One might wonder at the brutality, how exaggerated it may have been. Did Solomon Northrup represent his experiences without embellishing? I suspect the narrative isn’t one hundred percent accurate, but who cares? Upton Sinclair’s muckraking novel The Jungle was criticized for exaggerating the horrors facing of immigrant life in a turn of the twentieth century Chicago meatpacking plant. Sinclair stood by what he wrote, all of it he said having happened – maybe not all of the terrors occurring in the same family, but that doesn’t diminish the book’s power. The fact that any of these things could have happened is a crime. And the fact that everything Northrup wrote about could have happened (if in fact they didn’t) is also the point. Biographical accuracy isn’t required when exposing the brutality of slavery to a country that, at the time (1853), wasn’t keen on facing its realities.
When I was leaving the theater I overheard another man talking to his wife, wondered what he had just seen. Torture porn, he called it. Two hours of beating and psychological torture to what end? My first though was someone read Armond White’s review. My second thought was a concern for the man: Who wanders around crowded theaters loudly and proudly proclaiming they missed the entire point of the picture we just saw?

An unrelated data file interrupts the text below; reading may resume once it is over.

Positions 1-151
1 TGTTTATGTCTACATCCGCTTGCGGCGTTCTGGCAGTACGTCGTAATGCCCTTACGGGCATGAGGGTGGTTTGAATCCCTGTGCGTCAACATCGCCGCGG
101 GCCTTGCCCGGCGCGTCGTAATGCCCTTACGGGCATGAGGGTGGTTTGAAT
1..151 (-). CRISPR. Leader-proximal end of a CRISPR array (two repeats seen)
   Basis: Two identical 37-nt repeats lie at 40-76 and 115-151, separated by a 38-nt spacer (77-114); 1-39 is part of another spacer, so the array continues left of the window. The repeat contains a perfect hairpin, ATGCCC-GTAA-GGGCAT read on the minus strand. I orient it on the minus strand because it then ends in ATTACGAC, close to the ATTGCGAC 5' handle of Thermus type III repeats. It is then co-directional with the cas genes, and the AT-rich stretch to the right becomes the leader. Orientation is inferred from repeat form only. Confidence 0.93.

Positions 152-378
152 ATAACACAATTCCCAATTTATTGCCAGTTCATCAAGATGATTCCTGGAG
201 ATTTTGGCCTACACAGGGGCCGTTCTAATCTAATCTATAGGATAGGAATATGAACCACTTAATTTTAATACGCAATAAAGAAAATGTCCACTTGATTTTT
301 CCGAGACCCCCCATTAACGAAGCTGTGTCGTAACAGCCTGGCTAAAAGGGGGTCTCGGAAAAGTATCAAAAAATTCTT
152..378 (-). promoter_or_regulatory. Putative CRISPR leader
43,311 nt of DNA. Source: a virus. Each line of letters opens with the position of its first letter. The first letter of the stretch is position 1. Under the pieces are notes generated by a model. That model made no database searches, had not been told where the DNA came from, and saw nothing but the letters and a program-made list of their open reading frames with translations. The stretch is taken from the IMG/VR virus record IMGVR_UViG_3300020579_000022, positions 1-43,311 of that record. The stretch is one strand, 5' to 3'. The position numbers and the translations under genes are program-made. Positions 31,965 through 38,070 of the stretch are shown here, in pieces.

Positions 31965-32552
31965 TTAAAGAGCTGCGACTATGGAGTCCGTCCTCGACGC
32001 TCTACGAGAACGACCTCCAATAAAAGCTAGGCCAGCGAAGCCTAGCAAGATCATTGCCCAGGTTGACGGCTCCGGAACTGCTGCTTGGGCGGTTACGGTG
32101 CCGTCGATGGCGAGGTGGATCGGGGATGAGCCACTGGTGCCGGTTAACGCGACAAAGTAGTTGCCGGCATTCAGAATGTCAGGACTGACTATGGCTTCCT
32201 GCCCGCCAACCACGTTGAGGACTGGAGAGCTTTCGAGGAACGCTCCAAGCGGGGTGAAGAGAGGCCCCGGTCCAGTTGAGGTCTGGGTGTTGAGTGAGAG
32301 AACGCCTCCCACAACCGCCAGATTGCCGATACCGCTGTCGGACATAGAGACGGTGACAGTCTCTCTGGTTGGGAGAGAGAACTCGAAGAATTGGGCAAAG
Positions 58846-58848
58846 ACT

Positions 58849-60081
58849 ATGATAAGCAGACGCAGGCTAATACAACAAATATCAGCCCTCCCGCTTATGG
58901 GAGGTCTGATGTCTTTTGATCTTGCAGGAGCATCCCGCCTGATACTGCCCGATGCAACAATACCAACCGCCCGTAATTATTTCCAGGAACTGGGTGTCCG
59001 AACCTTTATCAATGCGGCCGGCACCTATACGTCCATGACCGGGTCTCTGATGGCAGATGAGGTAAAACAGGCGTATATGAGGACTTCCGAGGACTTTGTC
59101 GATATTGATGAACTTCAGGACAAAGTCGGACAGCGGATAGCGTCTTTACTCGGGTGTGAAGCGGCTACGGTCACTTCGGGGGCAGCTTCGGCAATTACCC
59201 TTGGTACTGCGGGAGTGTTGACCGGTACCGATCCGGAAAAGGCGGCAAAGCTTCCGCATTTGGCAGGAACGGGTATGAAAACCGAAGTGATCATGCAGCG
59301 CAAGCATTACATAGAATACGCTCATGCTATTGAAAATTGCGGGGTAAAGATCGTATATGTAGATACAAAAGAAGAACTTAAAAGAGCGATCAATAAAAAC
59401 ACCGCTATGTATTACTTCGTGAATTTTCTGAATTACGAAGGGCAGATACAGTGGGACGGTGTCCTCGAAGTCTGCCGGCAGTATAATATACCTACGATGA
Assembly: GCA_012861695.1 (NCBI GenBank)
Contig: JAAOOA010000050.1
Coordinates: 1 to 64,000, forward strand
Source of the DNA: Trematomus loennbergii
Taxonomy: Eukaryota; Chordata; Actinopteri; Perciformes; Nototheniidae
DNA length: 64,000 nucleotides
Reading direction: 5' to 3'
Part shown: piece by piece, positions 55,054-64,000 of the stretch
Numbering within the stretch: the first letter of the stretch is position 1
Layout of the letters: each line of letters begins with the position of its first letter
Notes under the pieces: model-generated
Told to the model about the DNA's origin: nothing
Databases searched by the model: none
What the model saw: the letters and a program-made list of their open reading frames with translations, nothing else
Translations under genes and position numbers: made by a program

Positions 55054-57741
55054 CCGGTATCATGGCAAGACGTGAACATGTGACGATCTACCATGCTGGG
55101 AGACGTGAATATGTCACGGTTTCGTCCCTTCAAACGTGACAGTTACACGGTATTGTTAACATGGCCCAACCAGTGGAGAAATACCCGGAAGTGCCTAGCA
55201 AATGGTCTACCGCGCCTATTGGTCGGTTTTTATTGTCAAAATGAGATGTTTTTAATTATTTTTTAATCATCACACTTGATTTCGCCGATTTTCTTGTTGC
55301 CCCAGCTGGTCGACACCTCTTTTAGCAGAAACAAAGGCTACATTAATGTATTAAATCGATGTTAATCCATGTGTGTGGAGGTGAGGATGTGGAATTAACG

I suppose he though thought it was an anti-slavery movie and vaguely remembered something from school about the Thirteenth Amendment to the Constitution already settling the issue. Well it did settle the issue and we probably don’t need an anti-slavery movie in 2013. But this movie isn’t that narrow. Institutionalized injustice is the point here. Wherever of for whomever we let it flourish, no one is truly free. If rights and freedom can be denied arbitrarily for one, the effects can seep over and affect us all, no matter how secure one may feel. Be it slavery. Be it Jim Crow Laws. But those are in the past. What about a complaisant criminal justice system that regularly sends innocent men and women to prison based on coerced confessions or testimony coaxed by promises of lighter sentences or dropped charges? What about exploited labor and unsafe working conditions? What about supposed war criminals rotting away in Guantanamo even years after they’ve been cleared? What about drone strikes blindly killing the innocent as well as the guilty? What about a financial system rigged to make the rich richer at the expense of the rest of us? The list can go on and on.
12 Years a Slave is not a perfect movie. McQueen almost comically idealizes Northrup’s pre-slavery life. No friction, no stress, perfect wife and children. Maybe this is how Northrup would have experienced his previous life in his memories late at night in the slave quarters, but it smacks of falseness, as a gimmick intended to inspire outrage rather than understanding.